I disagree with everything you just stated. You missed my whole premise. Freedom. There has been no country in the history of the world as free as Americans since the founding of this nation. The idea that there is no tyranny in a majority vote is EXTREMELY naive. Democracies are tyrannical by nature—mob rule actually, and always lead to tyranny. It is known by every political philosopher. BTW, it is not who votes who runs things—it is who counts the votes.

Government in the US is now Post-Constitutional. Most laws are unconstitutional which are in existence now (Mark Levine). It is true since the Progressives—when very oppressive, socialistic laws went into place denying the private property and regulating schools at State level, then the DOE—such a violation of parental freedom. The indoctrination system is unconstitutional and evil (john stuart mill).

Virtuous people want “freedom” not only for themselves, but their children. They don’t want strangers raising and indoctrinating their children. They do their duty and raise and nurture their own progeny. They want to be responsible for their families and not have government interference. Justice, and courage are also part of Virtue as is charity.

This country excelled in charity because of Christianity—the Universities, hospitals, schools. Charity excelled in America unlike any country in the history of the world-—a sign of Virtue.

Charity only comes from NO force....governments can never do “charity”. It’s very interference destroys the whole concept of charity. America is still the most charitable nation, even though we are fighting an oppressive government and losing our virtue-—because governments when they make “dependents” destroy the very foundation of “Virtue”.

Singaporeans seem to me to be like most Asian countries-—very subservient and into group think—group morality-—group ‘salvation”. No such thing. Individualism is the basis of Americanism—which is essential for the concept of Virtue to even exist. You can never have morality or Virtue with the Marxist concept: The mean is justified by the ends. That is Anti-Christian.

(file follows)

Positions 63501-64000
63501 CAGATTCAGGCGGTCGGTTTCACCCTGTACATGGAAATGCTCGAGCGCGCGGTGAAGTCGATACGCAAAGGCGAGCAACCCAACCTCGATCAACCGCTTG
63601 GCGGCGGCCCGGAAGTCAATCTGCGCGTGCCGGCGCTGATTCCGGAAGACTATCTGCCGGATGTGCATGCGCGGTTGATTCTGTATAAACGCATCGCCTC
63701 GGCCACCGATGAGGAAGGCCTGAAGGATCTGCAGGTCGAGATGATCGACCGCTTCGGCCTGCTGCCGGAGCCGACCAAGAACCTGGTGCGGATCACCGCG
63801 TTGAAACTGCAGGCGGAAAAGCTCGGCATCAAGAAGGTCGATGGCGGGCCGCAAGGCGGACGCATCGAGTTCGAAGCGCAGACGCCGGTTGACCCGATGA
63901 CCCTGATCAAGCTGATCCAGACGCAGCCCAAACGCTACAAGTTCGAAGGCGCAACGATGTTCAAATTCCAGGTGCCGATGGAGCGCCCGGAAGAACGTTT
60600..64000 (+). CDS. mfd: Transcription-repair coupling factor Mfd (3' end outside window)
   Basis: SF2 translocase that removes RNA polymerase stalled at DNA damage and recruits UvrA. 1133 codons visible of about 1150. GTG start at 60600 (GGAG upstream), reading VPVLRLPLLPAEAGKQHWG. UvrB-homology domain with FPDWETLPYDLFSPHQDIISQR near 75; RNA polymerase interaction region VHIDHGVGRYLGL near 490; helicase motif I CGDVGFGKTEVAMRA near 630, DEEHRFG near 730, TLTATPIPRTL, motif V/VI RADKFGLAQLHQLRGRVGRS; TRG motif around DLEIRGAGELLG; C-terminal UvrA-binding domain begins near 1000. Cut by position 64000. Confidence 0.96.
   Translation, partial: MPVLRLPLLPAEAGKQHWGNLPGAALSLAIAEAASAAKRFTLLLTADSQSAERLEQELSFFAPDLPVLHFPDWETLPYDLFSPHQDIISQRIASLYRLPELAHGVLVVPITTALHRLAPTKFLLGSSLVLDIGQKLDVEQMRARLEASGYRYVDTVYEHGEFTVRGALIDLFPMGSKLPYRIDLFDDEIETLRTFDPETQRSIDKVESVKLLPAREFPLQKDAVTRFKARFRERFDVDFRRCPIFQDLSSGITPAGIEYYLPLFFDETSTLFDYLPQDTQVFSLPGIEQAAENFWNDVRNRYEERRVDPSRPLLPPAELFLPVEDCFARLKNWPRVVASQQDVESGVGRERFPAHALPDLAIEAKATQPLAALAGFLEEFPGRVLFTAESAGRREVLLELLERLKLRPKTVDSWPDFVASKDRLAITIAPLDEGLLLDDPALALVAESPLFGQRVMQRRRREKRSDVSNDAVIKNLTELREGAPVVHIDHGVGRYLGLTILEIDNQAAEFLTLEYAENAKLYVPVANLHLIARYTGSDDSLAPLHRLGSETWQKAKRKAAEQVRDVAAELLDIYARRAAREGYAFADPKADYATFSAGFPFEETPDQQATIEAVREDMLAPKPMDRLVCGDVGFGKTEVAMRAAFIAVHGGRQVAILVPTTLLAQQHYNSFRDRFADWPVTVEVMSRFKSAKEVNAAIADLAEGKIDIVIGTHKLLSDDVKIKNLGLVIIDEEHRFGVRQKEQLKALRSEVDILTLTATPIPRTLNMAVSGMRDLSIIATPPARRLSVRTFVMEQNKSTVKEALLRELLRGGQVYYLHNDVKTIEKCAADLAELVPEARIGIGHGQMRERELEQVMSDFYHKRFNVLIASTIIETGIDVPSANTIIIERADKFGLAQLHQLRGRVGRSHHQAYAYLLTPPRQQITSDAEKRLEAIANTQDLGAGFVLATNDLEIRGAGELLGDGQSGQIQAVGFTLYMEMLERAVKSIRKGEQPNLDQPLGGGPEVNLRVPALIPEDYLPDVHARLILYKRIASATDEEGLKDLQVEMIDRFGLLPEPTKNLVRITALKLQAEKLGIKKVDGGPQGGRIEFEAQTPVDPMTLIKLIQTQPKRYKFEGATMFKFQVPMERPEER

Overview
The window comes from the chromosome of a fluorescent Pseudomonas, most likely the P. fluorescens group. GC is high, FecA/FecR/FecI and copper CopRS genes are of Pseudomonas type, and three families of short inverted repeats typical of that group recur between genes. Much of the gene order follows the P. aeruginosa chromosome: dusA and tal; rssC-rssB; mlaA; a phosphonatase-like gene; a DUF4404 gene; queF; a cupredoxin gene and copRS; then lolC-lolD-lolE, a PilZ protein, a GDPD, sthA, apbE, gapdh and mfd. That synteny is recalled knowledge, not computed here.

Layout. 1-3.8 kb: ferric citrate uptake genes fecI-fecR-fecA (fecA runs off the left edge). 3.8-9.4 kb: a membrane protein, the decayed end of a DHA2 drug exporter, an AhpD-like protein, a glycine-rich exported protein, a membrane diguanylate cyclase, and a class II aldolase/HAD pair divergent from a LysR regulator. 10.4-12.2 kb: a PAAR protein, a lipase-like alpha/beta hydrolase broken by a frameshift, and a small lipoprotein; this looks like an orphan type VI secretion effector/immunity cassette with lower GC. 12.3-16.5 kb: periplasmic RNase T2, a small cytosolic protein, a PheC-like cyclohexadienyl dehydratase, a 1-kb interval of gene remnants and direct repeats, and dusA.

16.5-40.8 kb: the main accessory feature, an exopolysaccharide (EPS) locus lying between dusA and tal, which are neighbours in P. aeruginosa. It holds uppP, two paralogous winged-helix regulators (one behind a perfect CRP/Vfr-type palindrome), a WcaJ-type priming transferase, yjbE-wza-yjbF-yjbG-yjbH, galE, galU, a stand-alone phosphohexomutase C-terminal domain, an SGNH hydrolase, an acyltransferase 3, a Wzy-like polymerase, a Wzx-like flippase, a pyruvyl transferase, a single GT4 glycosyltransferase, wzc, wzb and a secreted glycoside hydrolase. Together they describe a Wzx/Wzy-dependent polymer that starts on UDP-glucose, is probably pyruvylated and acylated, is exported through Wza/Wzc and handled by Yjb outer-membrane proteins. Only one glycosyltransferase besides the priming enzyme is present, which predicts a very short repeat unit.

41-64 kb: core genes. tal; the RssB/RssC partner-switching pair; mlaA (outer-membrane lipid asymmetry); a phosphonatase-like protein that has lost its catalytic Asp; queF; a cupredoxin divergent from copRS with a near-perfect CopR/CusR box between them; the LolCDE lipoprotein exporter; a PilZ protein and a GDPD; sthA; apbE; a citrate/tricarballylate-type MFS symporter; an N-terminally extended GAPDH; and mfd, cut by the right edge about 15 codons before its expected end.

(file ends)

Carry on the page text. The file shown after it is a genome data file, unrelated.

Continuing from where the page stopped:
Thomas Hobbs idea, The Leviathan, is the Singapore idea. There is no real freedom. Government intrusive laws are needed to keep order. That proves there is no virtue-—the indignity that people allow oppressive government to control their life is a lack of courage and wisdom and love for their children’s future—three virtues. Fear of government is not a virtue—it is Fear of God which gives people the courage to buck tyranny. Without God, there is no virtue (Nietzsche).

Virtue comes from individualism and God—the idea that every single human being has dignity and worth and is the child of God. Collectives (socialism/marxism) treats human beings as means to an end. They are expendable. The ideology which is basically Singaporean-—can never be “virtuous” under that system.

True—American children are being programmed to be atheist/pagan/Satanists/Marxists in our unconstitutional public school system NOW and for the last 50 years——BUT, as the Tea Party proves—there are still millions of old-fashioned (moral, virtuous) people who are willing to fight for their fundamental rights to own guns, to educate their own children, and get back to Rule of Law (Just Law) which allows religious freedom.

Courage—noted in America—because of Natural Rights from God. Our nation was built with Laws which incorporated the Judeo/Christian God—our jurisprudence was based on Christian Common Law and The Laws of Nature.
Can’t get more logical or virtuous than that. A product of the Age of Reason combined with Christian Ethics. It is as Perfect as you can get. No other country has been as virtuous as this country—as charitable,—as free—as prosperous, etc., etc., etc.

Multiculturalism which states that all cultures are “equal” is a Cultural Marxist idea and it is a Big Lie—like all Marxists ideology. History proves some cultures have been much more successful in numerous areas.


28 posted on 05/23/2012 2:46:34 PM PDT by savagesusie (Right Reason According to Nature = Just Law)
[ Post Reply | Private Reply | To 27 | View Replies]

Disclaimer: Opinions posted on Free Republic are those of the individual posters and do not necessarily represent the opinion of Free Republic or its management. All materials posted herein are protected by copyright law and the exemption for fair use of copyrighted works.

Free Republic
Browse · Search
General/Chat
Topics · Post Article

FreeRepublic, LLC, PO BOX 9771, FRESNO, CA 93794
FreeRepublic.com is powered by software copyright 2000-2008 John Robinson